- Student engagement – The names of students who are enrolled in a course at each level of engagement, and the functionality to contact them (note – this doesn’t apply to 100-level courses, which ACE monitors).
You can access an ACE Teacher Dashboard on LEARN by clicking on the Course Management cog symbol at the top of the screen when you are on a course page. Then click on ‘Analytics for Course Engagement’ under the heading ‘User Links’. You can find out more about the ACE Teacher Dashboard functions here>
If you have any questions about ACE or the ACE Teacher Dashboard please email firstname.lastname@example.org
From the maths behind the lockdown, to a prototype face shield for health workers – UC staff and students are providing a range of important contributions in the fight against COVID-19.
Below is a snapshot of just some of the incredible research and work our community is currently involved in. Tangata Tū, Tangata Ora – Engaged, Empowered, Making a Difference.
- Associate Professor Don Clucas, Distinguished Professor Geoff Chase and Technical Officer David Read from the College of Engineering, and Don’s medical student daughter Emma Clucas have designed a prototype face shield for health workers to wear during the COVID-19 outbreak. Read more about their work in the Stuff article here.
- UC Law Professor John Hopkins is an expert in Disaster Law and advised the Select Committee, chaired by Simon Bridges on 2 April on the unique situation the level 4 lockdown in New Zealand has brought about. Read more here
- Mathematicians Associate Professor Alex James and Professor Michael Plank from the College of Engineering, and UC BSc Hons graduate Nic Steyn are part of a research team that has been working on building SEIR-type models for COVID-19 for several weeks; one of several groups providing statistical modelling of the spread of COVID-19 for the government. Read the Spinoff article here, the Otago Daily Times interview with Professor Plank here, and a detailed summary of the team’s work here
- Associate Professor Malcolm Campbell, Professor Simon Kingham and Lecturer Lindsey Conrow from the College of Science along with staff in the GeoHealth Laboratory, are using spatial intelligence expertise to assist the Ministry of Health with mapping and modelling for COVID-19. The team is on standby to respond as needed. Earlier this week Associate Professor Campbell spoke to The Herald about using national mobile phone data to understand contact tracing. Read more
- Associate Professor Arindam Basu from the College of Education, Health and Human Development has published two new articles on The Conversation. In Why New Zealand’s coronavirus cases will keep rising for weeks, even in level 4 lockdown Associate Professor Basu explores how long it will take before we see numbers of COVID-19 cases going down again. And he also looks at whether ‘herd immunity’ can protect us from the coronavirus, and if countries should adopt it here
- College of Science psychology lecturers Associate Professor Gini McIntosh and Professor Julia Rucklidge who specialises in mental health and nutrition, gave a livestreamed talk as part of the Te Hāpai Ō | UC Live Speaker Series 2020, providing advice on how to staying on track during a time of uncertainty and stress. Find out more here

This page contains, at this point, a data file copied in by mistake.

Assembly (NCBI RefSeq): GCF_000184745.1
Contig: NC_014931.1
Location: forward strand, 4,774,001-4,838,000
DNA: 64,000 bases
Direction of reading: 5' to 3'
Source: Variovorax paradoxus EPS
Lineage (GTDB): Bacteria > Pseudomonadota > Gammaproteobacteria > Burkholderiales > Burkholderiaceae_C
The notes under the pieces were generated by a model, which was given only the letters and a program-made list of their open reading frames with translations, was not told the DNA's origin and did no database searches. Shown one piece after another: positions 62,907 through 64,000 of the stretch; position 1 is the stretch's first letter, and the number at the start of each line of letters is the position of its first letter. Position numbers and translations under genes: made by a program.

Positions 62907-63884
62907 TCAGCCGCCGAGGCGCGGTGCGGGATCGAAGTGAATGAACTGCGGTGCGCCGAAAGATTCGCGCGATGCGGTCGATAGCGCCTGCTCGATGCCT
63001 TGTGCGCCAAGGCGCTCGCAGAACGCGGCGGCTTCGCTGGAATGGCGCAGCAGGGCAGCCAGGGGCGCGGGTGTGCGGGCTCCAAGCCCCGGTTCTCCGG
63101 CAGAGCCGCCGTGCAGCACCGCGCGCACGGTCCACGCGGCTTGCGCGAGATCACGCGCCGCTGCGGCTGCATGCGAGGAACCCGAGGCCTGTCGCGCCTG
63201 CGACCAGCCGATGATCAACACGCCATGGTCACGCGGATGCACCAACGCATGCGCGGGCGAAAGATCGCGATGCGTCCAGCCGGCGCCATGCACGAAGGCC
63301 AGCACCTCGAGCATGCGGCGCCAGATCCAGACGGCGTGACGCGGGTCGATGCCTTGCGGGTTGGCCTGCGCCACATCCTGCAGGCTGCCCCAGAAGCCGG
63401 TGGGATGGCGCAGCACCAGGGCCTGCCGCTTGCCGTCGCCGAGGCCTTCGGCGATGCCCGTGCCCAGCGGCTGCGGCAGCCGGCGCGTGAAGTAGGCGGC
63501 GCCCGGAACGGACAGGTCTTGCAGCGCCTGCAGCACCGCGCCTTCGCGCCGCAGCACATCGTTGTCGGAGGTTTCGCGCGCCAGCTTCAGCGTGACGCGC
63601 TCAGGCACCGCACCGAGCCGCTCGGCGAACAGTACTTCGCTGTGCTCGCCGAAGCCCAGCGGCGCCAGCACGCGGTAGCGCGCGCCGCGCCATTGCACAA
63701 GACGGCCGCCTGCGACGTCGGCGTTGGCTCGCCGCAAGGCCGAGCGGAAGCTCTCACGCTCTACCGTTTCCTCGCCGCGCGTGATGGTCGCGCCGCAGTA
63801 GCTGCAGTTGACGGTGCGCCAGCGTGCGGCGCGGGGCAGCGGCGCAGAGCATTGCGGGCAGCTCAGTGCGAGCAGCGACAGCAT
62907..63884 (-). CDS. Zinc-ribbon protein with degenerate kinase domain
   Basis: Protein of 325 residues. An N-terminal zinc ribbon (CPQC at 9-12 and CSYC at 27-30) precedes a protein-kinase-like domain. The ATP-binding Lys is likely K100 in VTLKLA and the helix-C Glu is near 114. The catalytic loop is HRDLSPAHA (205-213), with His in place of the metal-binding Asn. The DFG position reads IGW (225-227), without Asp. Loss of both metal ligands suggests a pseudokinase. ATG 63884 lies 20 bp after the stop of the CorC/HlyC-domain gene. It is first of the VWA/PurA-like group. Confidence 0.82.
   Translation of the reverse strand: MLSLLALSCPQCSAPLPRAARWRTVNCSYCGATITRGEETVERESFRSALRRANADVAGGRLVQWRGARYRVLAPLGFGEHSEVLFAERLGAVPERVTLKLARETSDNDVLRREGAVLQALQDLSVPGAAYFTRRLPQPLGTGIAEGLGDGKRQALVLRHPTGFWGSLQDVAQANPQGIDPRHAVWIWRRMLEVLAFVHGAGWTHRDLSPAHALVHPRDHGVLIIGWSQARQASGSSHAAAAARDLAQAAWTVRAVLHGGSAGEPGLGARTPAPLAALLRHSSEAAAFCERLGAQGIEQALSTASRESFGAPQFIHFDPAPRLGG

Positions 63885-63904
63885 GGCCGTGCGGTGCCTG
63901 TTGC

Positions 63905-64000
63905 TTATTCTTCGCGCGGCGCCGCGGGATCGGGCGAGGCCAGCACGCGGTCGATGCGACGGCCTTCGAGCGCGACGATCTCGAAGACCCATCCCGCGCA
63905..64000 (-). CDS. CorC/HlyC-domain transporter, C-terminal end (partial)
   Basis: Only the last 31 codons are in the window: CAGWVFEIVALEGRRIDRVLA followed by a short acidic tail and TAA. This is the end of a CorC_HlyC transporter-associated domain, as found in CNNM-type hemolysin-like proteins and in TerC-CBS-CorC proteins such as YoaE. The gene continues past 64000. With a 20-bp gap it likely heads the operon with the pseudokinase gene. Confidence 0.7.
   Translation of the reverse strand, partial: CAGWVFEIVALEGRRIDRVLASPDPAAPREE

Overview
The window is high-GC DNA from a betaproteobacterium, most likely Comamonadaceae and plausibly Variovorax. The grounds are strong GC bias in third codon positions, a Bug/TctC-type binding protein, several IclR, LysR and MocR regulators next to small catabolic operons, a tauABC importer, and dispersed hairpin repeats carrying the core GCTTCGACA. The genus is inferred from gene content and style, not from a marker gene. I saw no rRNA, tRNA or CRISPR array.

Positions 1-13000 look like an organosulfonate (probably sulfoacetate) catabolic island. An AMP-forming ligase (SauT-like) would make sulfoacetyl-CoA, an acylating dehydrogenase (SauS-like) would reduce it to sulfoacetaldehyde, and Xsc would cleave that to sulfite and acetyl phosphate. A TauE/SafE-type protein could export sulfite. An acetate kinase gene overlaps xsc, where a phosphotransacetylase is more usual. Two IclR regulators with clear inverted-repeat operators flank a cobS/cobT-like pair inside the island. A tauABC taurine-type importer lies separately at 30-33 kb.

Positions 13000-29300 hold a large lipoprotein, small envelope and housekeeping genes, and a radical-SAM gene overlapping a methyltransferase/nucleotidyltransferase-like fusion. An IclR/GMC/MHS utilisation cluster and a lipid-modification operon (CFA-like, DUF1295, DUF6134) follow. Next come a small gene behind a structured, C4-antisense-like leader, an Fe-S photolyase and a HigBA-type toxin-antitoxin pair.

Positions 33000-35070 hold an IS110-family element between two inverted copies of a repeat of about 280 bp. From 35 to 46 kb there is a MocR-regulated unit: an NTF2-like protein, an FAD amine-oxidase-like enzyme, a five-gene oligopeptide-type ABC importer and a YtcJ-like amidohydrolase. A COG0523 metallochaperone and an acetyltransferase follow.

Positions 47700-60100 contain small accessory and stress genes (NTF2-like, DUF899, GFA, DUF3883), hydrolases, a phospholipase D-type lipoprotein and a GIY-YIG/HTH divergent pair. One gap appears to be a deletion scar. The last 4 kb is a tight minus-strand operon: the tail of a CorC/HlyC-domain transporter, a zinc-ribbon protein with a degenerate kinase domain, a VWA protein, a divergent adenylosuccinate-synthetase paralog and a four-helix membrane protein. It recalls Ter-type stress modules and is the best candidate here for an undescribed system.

- In a new article published on The Conversation, College of Business and Law academics Associate Professor Bernard Walker and Adjunct Fellow Tracy Hatton explore five principles leaders should follow if their role is to lead staff through the coronavirus crisis. The principles are based on research into previous disasters and offer guidance to leaders for the weeks ahead. Read the full article here
- There are two projects relating to ventilators on the go in the College of Engineering:
- Shayne Gooch and other staff are collaborating with Professor Alexander Slocum from MIT to evolve a new design for a low-cost ventilator based on a Bag Valve Mask (BVM) type, which is commonly used to provide positive pressure ventilation in emergency care situations.
- Distinguished Professor Geoff Chase is working with his former PhD student Dr Yeong Shiong Chiew (now based at Monash University, Malaysia) and his EU H2020 research consortia partner Dr Thomas Desaive (University of Liege, Belgium) along with their ICU partners at CHU de Liege, to develop a way to safely ventilate two patients on one ventilator.
There is strong interest in ventilating multiple patients on a single ventilator due to the overwhelming number of COVID-19 patients – especially in areas like Italy and New York City. They have developed a low-cost, simple design that removes the risks associated with current proposals for ventilating multiple patients, and creates a safe, effective way to put two patients on a single ventilator. Professor Merryn Tawhai (University of Auckland and Director of the MedTech CoRE) has joined the team, which brings together world leaders in lung modelling and intensive care research, and has strong clinical links in Europe and locally with Christchurch Hospital Senior ICU Specialist and University of Otago School of Medicine Professor Geoff Shaw. They are now applying for funding to prototype and prove their ideas, translating them to low-cost, easily used hardware, and intend to share their design worldwide for everyone’s benefit.
We know there is a lot more great work like this happening at UC. If you’d like to share your work, email email@example.com
Kia ora koutou,
Following the Prime Minister’s announcement today about the increased risk from COVID-19, we have received many queries from anxious students.
Therefore, in consultation with all Colleges and the TEU, we have decided this is the appropriate time to accelerate our plans for online teaching delivery.
From Monday 23 March all lectures and tutorials will be delivered and available online. For further details of these arrangements please see: https://intranet.canterbury.ac.nz/csr/announce/students/2020/200321.shtml.
Campus facilities remain open. If you are unwell, please stay at home. Staff who are in an at-risk group are advised to contact their manager to discuss arrangements for working from home.
Staff who require support for teaching online are advised to contact Kaylene Sampson. Resources are available to support staff for this purpose.
The health and wellbeing of our UC community is our priority. The situation we all face is unprecedented. Our goal remains to provide quality education and to support the health and wellbeing of our staff and students. For additional support the Employee Assistance Programme (EAP) is available.
Please continue to use firstname.lastname@example.org if you have any queries.
Kia kaha, kia māia, kia manawanui | Be strong, be brave, be steadfast.
Professor Cheryl de la Rey
Vice-Chancellor | Tumu Whakarae